Over the last several years, accumulating evidence suggests that reversible acetylation may be a major regulatory mechanism for controlling protein function. Recent proteomic investigations have cataloged the existence of hundreds of acetylated proteins, implicating a potential regulatory role for nearly all facets of cellular biochemistry. Interestingly, metabolic enzymes constitute the largest portion of acetylated proteins. Only in a handful of examples has the functional significance of protein acetylation been revealed. Thus, there is tremendous need to determine the regulatory functions of protein acetylation, both at the level of physiological outcomes and at the level of molecular mechanism. This proposal directly investigates the central hypothesis that reversible acetylation is a major regulatory mechanism for controlling protein function. To accomplish these goals, we will investigate the biochemical and biological functions of sirtuins, NAD+dependent protein deacetylases, which are implicated in genome maintenance, metabolism, cell survival, and lifespan.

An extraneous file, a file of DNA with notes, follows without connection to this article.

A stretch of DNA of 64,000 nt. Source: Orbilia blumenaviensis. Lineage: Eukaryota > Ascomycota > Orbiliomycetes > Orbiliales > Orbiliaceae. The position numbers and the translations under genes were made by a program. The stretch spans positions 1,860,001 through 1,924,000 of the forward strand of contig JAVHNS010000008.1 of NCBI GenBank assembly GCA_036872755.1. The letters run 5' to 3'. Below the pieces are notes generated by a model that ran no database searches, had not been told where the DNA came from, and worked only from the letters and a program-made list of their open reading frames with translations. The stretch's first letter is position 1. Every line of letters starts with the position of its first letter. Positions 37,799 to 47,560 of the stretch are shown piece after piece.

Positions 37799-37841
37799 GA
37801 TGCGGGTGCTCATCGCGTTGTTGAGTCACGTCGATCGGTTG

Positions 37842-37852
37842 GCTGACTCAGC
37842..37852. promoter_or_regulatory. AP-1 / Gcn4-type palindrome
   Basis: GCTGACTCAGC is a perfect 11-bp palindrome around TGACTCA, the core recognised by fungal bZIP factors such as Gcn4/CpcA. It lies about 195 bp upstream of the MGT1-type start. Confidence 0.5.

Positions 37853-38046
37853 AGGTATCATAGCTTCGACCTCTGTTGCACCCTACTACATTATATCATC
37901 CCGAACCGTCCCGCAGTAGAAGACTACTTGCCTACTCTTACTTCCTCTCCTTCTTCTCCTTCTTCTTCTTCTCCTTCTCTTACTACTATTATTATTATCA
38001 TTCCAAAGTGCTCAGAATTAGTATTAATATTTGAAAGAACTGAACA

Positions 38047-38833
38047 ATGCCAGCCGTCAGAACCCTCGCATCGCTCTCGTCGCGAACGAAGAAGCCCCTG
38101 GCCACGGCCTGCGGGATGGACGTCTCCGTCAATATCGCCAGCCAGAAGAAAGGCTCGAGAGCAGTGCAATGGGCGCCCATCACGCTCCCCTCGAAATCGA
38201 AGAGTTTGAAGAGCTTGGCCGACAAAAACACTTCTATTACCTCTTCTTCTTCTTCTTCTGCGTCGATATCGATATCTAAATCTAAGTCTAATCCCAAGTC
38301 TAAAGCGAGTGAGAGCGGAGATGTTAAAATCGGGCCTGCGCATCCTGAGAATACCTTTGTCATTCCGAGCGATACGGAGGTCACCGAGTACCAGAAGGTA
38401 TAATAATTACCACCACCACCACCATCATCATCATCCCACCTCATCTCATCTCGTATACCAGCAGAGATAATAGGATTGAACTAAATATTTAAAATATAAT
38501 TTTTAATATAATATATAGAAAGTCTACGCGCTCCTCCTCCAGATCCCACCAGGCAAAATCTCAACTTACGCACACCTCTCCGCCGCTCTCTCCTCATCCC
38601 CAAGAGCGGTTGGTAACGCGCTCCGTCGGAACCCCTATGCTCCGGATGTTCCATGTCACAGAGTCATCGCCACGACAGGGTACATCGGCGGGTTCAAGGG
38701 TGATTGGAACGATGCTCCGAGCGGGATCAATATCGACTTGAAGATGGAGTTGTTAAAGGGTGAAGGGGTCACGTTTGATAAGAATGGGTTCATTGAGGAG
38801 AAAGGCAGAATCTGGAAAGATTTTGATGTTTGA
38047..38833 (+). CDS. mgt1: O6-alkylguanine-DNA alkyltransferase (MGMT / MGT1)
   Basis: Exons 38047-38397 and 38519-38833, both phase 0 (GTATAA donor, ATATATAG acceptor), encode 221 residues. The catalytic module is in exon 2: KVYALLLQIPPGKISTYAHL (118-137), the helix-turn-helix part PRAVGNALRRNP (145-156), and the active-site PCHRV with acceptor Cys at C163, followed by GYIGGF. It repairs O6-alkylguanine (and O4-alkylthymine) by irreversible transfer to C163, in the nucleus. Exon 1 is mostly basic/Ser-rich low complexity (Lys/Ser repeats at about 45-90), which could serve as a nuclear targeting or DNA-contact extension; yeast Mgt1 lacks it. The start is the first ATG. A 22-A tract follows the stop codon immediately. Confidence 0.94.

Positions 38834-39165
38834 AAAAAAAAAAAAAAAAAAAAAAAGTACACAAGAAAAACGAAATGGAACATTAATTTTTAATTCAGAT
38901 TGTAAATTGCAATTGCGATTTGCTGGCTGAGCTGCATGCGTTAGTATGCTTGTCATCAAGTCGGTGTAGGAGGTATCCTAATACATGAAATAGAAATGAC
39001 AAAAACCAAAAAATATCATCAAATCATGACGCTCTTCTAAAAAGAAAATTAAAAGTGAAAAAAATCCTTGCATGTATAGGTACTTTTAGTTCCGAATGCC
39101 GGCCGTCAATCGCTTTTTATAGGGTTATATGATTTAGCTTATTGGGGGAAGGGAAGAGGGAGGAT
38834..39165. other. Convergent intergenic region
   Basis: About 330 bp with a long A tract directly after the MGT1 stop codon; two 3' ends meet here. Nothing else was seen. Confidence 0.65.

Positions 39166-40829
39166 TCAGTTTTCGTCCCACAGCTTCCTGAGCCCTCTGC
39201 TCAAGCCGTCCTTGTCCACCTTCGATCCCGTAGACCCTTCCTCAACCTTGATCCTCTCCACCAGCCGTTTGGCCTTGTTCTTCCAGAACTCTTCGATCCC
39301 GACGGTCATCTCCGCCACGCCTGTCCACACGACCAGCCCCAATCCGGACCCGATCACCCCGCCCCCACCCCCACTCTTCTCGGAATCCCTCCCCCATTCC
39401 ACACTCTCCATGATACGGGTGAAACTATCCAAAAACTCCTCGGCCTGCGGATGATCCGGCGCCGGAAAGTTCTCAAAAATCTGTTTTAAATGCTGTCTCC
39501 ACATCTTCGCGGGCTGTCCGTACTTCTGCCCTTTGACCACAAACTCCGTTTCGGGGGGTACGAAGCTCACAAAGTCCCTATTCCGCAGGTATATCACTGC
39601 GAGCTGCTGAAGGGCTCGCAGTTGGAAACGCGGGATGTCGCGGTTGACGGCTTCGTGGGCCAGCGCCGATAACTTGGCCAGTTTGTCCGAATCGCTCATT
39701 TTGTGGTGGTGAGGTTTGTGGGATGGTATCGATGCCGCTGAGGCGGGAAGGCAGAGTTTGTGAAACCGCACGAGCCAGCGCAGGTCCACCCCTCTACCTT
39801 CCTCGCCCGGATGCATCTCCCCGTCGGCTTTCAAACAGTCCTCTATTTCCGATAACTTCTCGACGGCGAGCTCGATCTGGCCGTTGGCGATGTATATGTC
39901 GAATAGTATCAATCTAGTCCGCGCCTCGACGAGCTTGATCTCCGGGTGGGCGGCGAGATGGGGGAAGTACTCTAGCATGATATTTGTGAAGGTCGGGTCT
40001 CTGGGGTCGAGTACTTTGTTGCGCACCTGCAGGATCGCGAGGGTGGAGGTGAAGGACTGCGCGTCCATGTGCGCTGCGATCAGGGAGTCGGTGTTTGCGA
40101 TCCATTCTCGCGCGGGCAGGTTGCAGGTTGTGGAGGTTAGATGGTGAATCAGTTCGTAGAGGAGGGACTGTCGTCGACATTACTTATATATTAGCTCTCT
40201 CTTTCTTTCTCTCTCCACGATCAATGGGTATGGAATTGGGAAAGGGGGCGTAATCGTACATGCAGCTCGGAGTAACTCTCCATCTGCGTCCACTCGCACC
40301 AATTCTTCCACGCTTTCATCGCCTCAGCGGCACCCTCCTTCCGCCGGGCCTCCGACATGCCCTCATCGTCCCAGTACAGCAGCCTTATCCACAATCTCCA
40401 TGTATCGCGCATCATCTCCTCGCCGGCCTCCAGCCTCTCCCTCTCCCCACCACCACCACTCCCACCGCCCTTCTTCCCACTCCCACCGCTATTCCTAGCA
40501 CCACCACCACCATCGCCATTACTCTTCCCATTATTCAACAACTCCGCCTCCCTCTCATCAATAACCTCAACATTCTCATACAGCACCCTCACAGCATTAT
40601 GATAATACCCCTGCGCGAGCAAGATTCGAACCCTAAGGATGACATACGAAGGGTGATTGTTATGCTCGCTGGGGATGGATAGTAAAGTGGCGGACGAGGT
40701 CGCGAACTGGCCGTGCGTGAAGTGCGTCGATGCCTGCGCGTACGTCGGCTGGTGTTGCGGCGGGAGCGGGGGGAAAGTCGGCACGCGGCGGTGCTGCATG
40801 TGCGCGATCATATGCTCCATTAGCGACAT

The specific aims are focused on demonstrating a direct regulatory role for sirtuins in several major metabolic processes, and elucidating how site-specific acetylation affects enzyme function. Employing mechanistic enzymology, quantitative mass spectrometry, novel high-throughput assays, metabolic pathway analysis, structural biology, enzyme regulation, cell culture models, and mouse genetics, these studies will provide the first comprehensive understanding of the functional significance of reversible protein acetylation. The results have the potential to uncover the prominence of a previously-unknown regulatory mechanism and to transform how we understand metabolic and aged-related diseases.

Public Health Relevance

New evidence suggests that a previously-unknown form of cellular and metabolic regulation exits. This proposal seeks to investigate the functional importance of this regulatory mechanism and the role played by a group of enzymes that are implicated in genome maintenance, metabolism, cell survival, and lifespan. The results have the potential to the transform how we understand metabolic and aged-related diseases, and to generate novel therapeutic opportunities.

Agency
National Institute of Health (NIH)
Institute
National Institute of General Medical Sciences (NIGMS)
Type
Research Project (R01)
Project #
5R01GM065386-13
Application #
8646925
Study Section
Macromolecular Structure and Function E Study Section (MSFE)
Program Officer
Gerratana, Barbara
Project Start
2003-05-01
Project End
2015-04-30
Budget Start
2014-05-01
Budget End
2015-04-30
Support Year
13
Fiscal Year
2014
Total Cost
$385,589
Indirect Cost
$127,328
Name
University of Wisconsin Madison
Department
Biochemistry
Type
Schools of Medicine
DUNS #
161202122
City
Madison
State
WI
Country
United States
Zip Code
53715
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